The Herald’s piece looked like a real news story, with the intro: “The Government has been accused of ignoring the advice of its own ministry by allowing unregistered teachers to work in charter schools”.  But, over at Fairfax, the well hidden version – presumably only published at all in a desperate attempt to retain some kind of credibility – was less than ten sentences in length, and contained no comment whatsoever from anyone in the Opposition.

I have frequently accused Fairfax Media of sidelining the Opposition and using their political coverage as little more than a mouthpiece for the National Party.  If this wasn’t the case, why did they ignore the Press Release from Labour’s education spokeswoman Nanaia Mahuta, released at 10.29 yesterday morning?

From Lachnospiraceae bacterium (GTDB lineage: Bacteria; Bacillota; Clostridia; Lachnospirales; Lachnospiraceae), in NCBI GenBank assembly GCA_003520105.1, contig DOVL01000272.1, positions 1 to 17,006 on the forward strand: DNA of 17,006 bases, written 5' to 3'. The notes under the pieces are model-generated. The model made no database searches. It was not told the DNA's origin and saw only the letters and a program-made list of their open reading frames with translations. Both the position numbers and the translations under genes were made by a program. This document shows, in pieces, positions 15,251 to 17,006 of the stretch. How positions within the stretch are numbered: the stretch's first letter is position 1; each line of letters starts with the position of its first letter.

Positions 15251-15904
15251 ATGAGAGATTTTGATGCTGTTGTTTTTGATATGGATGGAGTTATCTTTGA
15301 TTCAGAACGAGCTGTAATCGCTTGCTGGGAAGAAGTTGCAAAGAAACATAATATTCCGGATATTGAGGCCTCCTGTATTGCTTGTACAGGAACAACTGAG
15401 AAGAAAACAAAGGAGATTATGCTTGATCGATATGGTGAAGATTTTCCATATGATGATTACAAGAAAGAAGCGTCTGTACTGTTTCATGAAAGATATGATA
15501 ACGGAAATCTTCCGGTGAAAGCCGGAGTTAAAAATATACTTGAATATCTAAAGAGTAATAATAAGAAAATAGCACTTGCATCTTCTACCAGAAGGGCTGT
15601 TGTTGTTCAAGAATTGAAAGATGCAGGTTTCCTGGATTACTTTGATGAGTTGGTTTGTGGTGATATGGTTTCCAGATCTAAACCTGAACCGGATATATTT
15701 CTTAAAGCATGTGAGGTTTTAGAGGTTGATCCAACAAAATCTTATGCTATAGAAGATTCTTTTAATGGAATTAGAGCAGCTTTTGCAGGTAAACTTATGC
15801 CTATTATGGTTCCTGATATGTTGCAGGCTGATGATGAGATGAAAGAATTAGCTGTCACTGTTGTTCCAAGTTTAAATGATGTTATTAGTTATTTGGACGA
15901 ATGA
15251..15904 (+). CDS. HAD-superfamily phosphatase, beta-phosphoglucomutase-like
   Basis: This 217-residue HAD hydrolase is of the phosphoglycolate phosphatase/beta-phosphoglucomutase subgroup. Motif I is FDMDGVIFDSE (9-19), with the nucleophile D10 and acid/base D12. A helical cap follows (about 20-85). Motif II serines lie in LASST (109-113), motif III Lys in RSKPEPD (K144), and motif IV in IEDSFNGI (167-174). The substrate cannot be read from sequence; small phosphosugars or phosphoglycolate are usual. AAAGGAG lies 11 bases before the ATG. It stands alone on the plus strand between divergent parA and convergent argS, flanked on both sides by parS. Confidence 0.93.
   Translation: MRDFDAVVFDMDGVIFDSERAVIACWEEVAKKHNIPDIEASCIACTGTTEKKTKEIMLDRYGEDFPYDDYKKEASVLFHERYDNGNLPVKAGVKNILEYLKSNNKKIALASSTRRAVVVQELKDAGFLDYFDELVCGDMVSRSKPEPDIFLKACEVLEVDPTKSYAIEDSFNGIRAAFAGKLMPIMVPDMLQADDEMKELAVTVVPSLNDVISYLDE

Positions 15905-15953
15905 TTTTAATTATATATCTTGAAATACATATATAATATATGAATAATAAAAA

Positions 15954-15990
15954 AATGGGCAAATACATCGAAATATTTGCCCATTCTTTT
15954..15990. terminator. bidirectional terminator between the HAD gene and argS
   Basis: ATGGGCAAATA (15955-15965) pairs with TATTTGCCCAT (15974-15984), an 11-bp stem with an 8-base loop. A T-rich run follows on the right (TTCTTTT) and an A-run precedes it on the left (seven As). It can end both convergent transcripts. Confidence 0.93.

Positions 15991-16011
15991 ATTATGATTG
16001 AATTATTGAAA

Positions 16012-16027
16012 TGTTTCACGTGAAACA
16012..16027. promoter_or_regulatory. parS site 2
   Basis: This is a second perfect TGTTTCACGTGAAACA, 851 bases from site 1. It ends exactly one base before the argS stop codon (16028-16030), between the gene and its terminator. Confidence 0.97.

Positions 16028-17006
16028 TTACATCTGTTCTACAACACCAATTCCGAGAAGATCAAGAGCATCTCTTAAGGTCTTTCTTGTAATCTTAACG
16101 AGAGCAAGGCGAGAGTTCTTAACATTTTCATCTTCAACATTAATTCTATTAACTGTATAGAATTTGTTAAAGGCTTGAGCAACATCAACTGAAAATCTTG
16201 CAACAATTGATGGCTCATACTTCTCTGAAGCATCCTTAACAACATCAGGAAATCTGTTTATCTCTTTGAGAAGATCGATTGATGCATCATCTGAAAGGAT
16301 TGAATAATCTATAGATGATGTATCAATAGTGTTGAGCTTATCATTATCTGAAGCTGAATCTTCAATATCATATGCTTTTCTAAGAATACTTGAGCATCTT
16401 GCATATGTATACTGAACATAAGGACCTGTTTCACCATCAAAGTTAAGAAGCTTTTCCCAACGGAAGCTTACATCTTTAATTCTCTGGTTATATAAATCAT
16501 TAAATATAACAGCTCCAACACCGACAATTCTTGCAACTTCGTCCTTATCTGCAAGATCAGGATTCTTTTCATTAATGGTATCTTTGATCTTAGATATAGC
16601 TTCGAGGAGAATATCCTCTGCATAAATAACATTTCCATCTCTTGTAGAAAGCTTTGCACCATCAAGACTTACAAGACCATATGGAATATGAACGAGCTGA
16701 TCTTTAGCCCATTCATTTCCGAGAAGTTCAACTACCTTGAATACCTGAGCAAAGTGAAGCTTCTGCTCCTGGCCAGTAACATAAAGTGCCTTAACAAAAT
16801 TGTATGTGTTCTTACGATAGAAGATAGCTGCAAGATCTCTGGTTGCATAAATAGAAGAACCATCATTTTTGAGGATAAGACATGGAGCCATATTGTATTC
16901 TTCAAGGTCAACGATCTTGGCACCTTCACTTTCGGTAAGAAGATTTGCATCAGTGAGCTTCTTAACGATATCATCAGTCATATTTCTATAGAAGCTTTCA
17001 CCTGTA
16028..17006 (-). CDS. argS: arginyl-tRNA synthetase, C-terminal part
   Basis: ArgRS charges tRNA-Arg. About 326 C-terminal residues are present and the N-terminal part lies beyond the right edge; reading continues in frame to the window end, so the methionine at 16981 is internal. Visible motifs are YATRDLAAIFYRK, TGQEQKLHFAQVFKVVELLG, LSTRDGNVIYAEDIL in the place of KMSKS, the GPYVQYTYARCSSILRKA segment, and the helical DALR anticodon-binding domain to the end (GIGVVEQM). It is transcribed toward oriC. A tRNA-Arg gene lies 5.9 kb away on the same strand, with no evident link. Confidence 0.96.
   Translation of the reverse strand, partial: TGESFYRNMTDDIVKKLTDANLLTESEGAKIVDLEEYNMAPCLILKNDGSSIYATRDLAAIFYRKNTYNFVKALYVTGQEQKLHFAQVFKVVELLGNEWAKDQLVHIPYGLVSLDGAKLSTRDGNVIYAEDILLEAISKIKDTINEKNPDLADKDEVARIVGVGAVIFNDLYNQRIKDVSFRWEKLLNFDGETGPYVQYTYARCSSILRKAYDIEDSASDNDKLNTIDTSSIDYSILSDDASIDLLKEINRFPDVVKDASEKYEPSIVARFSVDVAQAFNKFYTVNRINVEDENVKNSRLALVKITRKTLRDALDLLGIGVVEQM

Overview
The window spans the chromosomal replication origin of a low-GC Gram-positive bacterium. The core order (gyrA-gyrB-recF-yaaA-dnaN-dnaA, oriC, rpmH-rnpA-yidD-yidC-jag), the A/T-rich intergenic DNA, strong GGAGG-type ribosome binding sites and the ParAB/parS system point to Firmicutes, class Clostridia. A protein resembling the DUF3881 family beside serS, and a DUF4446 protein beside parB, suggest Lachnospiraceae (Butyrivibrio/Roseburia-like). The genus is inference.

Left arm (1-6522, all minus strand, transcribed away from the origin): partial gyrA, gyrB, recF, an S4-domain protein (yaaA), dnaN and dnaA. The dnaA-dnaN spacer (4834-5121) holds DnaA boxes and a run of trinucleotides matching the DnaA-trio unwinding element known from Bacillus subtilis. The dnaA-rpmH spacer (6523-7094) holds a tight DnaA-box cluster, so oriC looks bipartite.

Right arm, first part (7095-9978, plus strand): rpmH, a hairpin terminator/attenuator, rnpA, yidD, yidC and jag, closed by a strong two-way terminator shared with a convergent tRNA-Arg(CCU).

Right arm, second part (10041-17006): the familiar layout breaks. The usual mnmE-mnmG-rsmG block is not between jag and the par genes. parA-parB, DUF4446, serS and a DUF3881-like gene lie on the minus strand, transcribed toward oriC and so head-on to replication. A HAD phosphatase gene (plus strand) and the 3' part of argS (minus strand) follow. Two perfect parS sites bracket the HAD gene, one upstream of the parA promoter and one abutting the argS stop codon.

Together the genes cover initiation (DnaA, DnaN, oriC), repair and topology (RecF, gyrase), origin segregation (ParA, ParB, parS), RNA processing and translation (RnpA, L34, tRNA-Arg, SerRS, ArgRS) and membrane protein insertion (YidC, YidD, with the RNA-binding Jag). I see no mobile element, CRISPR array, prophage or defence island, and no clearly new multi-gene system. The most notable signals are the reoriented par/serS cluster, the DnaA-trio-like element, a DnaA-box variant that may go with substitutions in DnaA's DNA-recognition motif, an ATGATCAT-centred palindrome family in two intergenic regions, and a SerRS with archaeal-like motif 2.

The answer is probably the same as the reason they ignored news that over 100 leading education academics had written to Education Minister Hekia Parata calling for a halt to league tables.  Quite simply, research-based facts don’t suit the argument of Rightwing educational idealists, so Fairfax simply apply an Orwellian avoidance of inconvenient news from actual experts.  As I noted on this page on that occasion,  marginalising intellectuals is not a good look.  In fact, historically, this has only ever led to a sharp lurch towards extremism, as fanatical rhetoric and dangerous dogma take the place of research, moderation and open debate.  It’s a slippery slope indeed, and Fairfax must be held accountable for their ongoing crusade against democracy in New Zealand.